Tags: AF | South Sudan | Japanese Troops

Japanese Peacekeepers Arrive in South Sudan with New Mandate

Monday, 21 November 2016 06:06 AM

JUBA, South Sudan (AP) — Japanese peacekeepers, with a broader mandate to use force, landed in South Sudan Monday, the first overseas deployment of the country's troops with those expanded powers in nearly 70 years.

The 350 Self-Defense Forces will replace a previous contingent of Japanese peacekeepers who served in the United Nations Mission in South Sudan, but did not have mandate to use force. The new troops will be tasked with engineering and construction in the capital, Juba.

For the first time since the end of World War II, when Japan enacted a law enshrining pacifism in its military, these peacekeepers will have the ability to use force to protect civilians, U.N. staff and themselves.

For Japan, the deployment shows the growing trust the public places in its Self-Defense Forces, Sheila Smith, a senior fellow for Japan studies at the Council on Foreign Relations told the Associated Press.

However she said that many "people are worried that this first case of the Self-Defense Force's greater powers could run into problems and be put into a bad situation in South Sudan."

Approved in 2015, the expanded capacity to use force was opposed by some in Japan who feared that it could entangle the country's military in an overseas conflict and that it violates Japan's anti-war constitution.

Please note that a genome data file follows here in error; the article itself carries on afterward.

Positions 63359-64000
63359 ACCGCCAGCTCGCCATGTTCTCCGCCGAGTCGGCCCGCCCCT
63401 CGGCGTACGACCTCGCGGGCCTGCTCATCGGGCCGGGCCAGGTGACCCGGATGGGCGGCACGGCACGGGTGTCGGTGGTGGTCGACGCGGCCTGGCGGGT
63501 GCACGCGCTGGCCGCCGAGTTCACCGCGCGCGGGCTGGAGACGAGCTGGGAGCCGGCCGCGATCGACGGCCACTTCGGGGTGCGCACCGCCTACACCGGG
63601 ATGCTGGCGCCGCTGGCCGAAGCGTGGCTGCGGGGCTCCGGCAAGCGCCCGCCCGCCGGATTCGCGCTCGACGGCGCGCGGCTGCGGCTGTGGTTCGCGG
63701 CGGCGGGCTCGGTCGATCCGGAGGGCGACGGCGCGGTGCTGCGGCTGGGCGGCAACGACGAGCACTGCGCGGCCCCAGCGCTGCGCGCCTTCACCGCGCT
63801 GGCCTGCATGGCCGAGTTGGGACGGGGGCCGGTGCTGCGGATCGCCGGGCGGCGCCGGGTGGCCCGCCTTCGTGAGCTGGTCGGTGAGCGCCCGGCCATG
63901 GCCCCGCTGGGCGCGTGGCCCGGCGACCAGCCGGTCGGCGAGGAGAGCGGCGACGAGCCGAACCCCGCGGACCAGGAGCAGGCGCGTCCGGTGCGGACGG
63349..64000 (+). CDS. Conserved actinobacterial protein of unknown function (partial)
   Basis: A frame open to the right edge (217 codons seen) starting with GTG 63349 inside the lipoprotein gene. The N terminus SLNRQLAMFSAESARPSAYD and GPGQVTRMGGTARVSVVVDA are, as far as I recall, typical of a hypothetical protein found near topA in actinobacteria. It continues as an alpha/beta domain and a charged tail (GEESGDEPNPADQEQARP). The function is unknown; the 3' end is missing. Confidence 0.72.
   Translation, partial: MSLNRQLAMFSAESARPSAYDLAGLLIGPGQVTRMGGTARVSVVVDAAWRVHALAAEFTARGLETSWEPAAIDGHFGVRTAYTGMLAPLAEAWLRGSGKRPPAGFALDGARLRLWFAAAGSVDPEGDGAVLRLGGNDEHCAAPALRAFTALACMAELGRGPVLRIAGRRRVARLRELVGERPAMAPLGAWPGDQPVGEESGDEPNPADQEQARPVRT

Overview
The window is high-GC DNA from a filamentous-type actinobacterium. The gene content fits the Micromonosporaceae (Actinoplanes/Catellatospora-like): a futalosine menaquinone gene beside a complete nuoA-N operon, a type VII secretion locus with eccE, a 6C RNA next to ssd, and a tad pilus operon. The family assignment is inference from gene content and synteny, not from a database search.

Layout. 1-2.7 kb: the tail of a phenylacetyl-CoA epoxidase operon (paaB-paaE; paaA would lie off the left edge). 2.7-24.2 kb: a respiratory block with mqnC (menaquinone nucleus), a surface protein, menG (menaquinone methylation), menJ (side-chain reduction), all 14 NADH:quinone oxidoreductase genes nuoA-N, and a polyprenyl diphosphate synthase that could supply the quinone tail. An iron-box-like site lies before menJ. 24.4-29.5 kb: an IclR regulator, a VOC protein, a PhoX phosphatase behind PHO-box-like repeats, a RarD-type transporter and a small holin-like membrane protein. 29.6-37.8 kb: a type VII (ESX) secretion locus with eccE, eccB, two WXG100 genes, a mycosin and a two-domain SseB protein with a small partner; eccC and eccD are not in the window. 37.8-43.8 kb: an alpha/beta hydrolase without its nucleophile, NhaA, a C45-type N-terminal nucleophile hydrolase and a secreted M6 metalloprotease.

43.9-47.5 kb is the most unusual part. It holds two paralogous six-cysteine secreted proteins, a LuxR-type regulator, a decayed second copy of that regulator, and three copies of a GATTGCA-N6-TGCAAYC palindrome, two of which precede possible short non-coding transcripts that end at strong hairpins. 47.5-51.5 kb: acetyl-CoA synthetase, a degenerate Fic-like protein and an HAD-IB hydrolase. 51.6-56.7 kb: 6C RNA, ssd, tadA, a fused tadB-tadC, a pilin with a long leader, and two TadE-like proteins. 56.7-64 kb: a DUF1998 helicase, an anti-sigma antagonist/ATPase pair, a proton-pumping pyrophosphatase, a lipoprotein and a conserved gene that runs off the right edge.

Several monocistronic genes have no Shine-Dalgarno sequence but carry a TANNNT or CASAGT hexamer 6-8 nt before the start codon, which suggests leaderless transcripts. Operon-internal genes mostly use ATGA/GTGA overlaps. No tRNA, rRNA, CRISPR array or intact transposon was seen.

But Japanese Prime Minister Shinto Abe argued that the broader military powers give Japan the ability to respond to growing threats that include China's growing military assertiveness and North Korea's nuclear ambitions.

The Self-Defense Force's expanded powers will first be tested in South Sudan, the troubled East African nation that has seen continuous fighting since its civil war broke out in December 2013. There are more than 12,000 U.N. peacekeepers already in South Sudan, who have faced criticism for failing to protect civilians.

In July, two Chinese peacekeepers died and five others were wounded after their vehicle was struck with a rocket propelled grenade as fighting swept Juba.

Japan's Self-Defense Forces will still not be able to engage with an opposing army — like South Sudan's — the only force that is currently in the capital, said the Council on Foreign Relations' Smith.

"It's not as if Japan has unleashed its military," she said.

© Copyright 2019 The Associated Press. All rights reserved. This material may not be published, broadcast, rewritten or redistributed.

   
1Like our page
2Share
Africa
Japanese peacekeepers, with a broader mandate to use force, landed in South Sudan Monday, the first overseas deployment of the country's troops with those expanded powers in nearly 70 years.The 350 Self-Defense Forces will replace a previous contingent of Japanese...
AF,South Sudan,Japanese Troops
367
2016-06-21
Monday, 21 November 2016 06:06 AM
Newsmax Media, Inc.
 
 

Newsmax, Moneynews, Newsmax Health, and Independent. American. are registered trademarks of Newsmax Media, Inc. Newsmax TV, and Newsmax World are trademarks of Newsmax Media, Inc.

NEWSMAX.COM
© Newsmax Media, Inc.
All Rights Reserved